Thing is, the piece doesn’t seem to have a whole lot in the way of, you know, evidence:

A senior European defence official told The Daily Telegraph that North Korea had invited a team of Iranian nuclear scientists to study the results of last October’s underground test to assist Teheran’s preparations to conduct its own — possibly by the end of this year.

There were unconfirmed reports at the time of the Korean firing that an Iranian team was present. Iranian military advisers regularly visit North Korea to participate in missile tests.

Now the long-standing military co-operation between the countries has been extended to nuclear issues.

As a result, senior western military officials are deeply concerned that the North Koreans’ technical superiority will allow the Iranians to accelerate development of their own nuclear weapon.

“The Iranians are working closely with the North Koreans to study the results of last year’s North Korean nuclear bomb test,” said the European defence official.

“We have identified increased activity at all of Iran’s nuclear facilities since the turn of the year,” he said.

“All the indications are that the Iranians are working hard to prepare for their own underground nuclear test.”

Uh-huh. I talked about the story in “this RFA interview.”:

[By the way, the North Koreans subsequently “reacted:”:

bq. Their assertion is nothing but a sheer lie and fabrication intended to tarnish the image of the DPRK [Democratic People’s Republic of Korea] by charging it with nuclear proliferation,” a spokesman for North Korea’s Foreign Ministry, quoted by the state-run KCNA news agency, said Saturday.]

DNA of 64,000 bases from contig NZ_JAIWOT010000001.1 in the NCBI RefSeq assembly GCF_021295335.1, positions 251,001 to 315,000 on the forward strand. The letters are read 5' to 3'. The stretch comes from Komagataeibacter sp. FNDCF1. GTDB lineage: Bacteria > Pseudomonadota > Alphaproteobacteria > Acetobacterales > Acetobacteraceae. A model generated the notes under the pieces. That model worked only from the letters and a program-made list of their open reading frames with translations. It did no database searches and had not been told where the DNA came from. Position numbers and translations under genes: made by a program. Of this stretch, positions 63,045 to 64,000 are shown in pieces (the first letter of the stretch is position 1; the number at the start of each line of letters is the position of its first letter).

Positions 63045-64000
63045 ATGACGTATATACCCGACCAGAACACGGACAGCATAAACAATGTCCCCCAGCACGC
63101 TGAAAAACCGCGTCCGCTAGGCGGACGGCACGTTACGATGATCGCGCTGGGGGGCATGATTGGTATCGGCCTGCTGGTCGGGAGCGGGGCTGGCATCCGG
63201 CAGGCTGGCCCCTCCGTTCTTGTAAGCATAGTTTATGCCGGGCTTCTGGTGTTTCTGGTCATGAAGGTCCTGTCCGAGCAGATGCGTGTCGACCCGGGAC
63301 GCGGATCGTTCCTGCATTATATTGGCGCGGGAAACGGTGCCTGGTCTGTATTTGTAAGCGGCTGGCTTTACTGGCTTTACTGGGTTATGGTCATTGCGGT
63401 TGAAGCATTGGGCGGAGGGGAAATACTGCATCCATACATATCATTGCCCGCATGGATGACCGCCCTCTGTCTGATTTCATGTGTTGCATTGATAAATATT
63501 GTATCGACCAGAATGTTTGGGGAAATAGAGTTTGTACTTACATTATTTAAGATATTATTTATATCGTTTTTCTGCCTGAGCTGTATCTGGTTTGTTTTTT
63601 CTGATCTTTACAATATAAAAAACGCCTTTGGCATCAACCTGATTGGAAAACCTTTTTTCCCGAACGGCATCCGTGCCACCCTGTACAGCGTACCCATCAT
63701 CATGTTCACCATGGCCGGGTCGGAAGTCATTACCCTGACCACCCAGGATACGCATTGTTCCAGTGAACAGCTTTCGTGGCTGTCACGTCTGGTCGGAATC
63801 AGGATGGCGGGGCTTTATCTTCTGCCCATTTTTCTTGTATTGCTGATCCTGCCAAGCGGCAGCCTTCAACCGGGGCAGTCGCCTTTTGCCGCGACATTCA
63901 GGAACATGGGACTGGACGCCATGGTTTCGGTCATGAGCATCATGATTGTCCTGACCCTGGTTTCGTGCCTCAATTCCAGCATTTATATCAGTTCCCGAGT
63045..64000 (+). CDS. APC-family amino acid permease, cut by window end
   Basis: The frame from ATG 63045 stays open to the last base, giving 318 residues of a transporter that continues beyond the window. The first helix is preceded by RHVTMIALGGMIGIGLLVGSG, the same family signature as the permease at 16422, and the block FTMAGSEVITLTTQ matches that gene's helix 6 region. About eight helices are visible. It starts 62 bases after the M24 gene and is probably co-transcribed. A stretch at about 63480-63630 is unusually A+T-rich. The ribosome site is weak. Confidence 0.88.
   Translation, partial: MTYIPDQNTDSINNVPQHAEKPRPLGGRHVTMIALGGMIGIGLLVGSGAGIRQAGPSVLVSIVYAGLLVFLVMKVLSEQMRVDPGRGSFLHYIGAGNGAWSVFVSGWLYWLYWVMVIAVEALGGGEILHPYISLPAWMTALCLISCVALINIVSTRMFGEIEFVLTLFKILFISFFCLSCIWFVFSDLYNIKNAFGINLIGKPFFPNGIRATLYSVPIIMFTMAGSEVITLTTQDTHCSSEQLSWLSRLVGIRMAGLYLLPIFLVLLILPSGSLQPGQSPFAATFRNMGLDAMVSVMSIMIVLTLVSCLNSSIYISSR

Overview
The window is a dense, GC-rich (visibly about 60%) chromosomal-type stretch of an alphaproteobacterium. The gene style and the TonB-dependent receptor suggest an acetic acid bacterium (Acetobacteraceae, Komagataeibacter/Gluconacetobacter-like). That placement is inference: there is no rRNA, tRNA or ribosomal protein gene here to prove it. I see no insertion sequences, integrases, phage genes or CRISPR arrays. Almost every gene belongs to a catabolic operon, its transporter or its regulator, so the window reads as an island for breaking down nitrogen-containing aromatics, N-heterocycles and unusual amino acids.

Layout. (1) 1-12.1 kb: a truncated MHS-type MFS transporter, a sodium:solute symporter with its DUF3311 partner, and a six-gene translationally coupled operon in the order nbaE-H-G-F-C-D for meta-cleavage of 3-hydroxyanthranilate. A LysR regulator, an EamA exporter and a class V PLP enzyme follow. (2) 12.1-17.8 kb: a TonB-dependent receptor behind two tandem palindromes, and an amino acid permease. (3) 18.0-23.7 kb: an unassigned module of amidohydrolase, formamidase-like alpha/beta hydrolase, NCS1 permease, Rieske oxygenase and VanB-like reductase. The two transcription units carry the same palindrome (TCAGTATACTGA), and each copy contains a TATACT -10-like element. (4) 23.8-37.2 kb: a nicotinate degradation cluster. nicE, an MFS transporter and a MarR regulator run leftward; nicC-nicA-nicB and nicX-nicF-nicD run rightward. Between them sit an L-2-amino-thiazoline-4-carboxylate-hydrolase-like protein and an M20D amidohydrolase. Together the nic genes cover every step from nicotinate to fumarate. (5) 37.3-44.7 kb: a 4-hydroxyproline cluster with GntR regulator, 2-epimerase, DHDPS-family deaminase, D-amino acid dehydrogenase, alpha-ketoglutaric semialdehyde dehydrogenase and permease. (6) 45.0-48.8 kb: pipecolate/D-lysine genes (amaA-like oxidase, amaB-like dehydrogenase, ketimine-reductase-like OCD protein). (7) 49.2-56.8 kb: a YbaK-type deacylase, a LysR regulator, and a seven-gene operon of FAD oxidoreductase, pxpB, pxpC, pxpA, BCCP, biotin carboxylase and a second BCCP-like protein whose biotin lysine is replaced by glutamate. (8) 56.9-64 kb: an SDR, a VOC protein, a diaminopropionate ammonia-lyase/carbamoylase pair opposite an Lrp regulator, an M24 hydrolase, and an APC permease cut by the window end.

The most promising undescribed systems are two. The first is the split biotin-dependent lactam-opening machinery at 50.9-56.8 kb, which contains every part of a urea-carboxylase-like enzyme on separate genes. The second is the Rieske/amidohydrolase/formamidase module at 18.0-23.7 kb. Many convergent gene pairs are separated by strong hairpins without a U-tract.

Anyway, the article has a few other problems.

First, I don’t know anyone who thinks Iran can conduct a nuclear test within a year. The article does say that

bq. Intelligence estimates vary about how long it could take Teheran to produce a nuclear warhead. But defence officials monitoring the growing co-operation between North Korea and Iran believe the Iranians could be in a position to test fire a low-grade device — less than half a kiloton — within 12 months.

But there’s no reason why the cooperation between North Korea and Iran discussed in the article would impact the US IC’s “5-10 year estimate.”: My understanding is that that estimate applies to Iran’s ability to produce HEU…North Korea’s program uses plutonium.

Second, I wrote “this piece”: about Iranian/North Korean missile cooperation for the last issue of _ACT_. When I was doing the research/reporting for it, I didn’t come across much about nuclear cooperation between the two countries.

SecState Rice “apparently agrees:”:

QUESTION: North Korea and Iran question. A report in the Daily Telegraph newspaper citing a senior European defense official who is nameless as saying that he believes that North Korea is providing assistance to Iran to conduct underground nuclear tests. Do you have any reason to believe that there’s anything to that?

RICE: I’ve only seen the report too, and I don’t even — I don’t know what it’s based on. I don’t see that it’s based on anything that I’ve seen.

Additionally, the _NYT_ in October “reported”: that

Last year the White House ordered a study of whether North Korea might share some nuclear fuel with Iran, but the report was inconclusive.

Some administration officials say they doubt that the North Koreans would take the risk. Others, including Defense Secretary Donald H. Rumsfeld, argue that the North’s record indicates that it proliferates any weapon in its arsenal. For example, it has long supplied missiles to Iran, and there have been suspicions, but no evidence, of nuclear cooperation between the countries as well.

Wanking in public is dangerous. Just saying.


“Jeffrey’s take”: is funnier. A little.

Iran and IAEA Cooperation

You may recall that, after the Majlis “recently required”: the government to “revise” its cooperation with the IAEA, Iran’s SNSC set up a committee to deal with the matter.